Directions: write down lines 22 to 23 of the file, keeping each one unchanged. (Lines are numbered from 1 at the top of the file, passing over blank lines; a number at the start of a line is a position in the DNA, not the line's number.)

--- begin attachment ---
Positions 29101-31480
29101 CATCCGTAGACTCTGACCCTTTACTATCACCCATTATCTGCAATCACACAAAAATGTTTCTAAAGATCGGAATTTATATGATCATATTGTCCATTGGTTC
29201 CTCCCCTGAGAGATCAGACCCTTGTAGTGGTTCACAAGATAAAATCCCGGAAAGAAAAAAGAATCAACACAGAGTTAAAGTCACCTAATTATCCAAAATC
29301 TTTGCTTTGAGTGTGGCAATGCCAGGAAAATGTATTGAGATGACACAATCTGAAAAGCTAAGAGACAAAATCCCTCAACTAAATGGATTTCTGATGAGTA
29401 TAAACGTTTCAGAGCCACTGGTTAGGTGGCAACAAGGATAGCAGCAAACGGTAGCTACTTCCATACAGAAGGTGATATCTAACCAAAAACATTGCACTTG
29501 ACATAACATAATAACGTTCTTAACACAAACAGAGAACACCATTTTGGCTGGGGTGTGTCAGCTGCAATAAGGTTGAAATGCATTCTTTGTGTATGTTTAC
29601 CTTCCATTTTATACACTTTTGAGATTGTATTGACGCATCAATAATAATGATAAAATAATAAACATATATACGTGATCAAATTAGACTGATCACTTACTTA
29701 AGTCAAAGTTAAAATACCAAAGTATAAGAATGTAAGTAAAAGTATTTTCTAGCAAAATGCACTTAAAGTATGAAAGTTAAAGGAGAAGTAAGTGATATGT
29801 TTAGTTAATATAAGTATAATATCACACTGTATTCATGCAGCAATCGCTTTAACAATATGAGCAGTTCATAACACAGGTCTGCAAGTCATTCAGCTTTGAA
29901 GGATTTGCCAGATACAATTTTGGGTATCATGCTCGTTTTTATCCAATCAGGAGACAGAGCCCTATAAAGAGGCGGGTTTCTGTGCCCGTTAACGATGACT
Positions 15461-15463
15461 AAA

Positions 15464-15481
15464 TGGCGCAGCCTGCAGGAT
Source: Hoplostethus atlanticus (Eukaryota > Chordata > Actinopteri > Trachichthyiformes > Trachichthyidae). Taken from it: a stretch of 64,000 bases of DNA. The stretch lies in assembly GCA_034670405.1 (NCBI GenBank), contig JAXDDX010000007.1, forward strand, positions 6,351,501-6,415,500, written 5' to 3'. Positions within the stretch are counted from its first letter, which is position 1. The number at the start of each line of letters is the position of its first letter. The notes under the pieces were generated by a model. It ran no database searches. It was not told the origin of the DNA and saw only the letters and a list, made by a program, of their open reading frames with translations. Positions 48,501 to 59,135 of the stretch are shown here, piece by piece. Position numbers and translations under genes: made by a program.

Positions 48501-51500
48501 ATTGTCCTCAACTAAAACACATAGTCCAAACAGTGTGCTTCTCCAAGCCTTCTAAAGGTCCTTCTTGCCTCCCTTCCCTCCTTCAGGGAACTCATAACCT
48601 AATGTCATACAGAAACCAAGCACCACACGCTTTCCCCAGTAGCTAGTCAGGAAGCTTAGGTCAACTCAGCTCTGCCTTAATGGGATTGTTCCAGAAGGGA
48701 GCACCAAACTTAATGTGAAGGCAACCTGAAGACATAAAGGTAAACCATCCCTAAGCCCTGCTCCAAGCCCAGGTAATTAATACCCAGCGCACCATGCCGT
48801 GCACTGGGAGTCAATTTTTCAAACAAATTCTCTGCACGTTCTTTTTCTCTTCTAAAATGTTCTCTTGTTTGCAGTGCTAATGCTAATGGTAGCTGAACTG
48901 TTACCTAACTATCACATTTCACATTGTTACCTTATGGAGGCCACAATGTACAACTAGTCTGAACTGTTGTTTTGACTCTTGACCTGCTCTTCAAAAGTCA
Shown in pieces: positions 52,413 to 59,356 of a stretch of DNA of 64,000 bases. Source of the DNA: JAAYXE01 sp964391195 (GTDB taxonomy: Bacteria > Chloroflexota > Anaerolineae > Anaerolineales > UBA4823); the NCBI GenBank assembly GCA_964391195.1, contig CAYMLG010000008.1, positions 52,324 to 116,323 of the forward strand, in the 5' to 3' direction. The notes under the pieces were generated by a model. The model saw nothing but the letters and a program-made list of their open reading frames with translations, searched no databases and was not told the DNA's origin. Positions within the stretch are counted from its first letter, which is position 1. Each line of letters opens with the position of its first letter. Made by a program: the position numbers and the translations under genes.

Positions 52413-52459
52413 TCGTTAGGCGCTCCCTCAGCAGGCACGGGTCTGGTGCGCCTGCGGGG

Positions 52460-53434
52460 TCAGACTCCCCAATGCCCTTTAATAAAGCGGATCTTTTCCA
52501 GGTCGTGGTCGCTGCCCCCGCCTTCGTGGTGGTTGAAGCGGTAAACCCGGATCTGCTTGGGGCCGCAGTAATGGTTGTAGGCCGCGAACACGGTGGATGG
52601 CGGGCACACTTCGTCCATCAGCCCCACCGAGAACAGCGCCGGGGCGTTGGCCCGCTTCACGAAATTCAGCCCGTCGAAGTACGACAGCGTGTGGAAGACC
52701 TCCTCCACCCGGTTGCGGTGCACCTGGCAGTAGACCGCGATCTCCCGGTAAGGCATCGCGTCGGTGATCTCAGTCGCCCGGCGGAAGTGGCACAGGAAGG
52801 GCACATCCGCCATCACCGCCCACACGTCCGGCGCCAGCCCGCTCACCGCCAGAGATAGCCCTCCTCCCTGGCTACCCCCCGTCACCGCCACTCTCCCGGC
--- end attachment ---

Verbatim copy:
Shown in pieces: positions 52,413 to 59,356 of a stretch of DNA of 64,000 bases. Source of the DNA: JAAYXE01 sp964391195 (GTDB taxonomy: Bacteria > Chloroflexota > Anaerolineae > Anaerolineales > UBA4823); the NCBI GenBank assembly GCA_964391195.1, contig CAYMLG010000008.1, positions 52,324 to 116,323 of the forward strand, in the 5' to 3' direction. The notes under the pieces were generated by a model. The model saw nothing but the letters and a program-made list of their open reading frames with translations, searched no databases and was not told the DNA's origin. Positions within the stretch are counted from its first letter, which is position 1. Each line of letters opens with the position of its first letter. Made by a program: the position numbers and the translations under genes.

Positions 52413-52459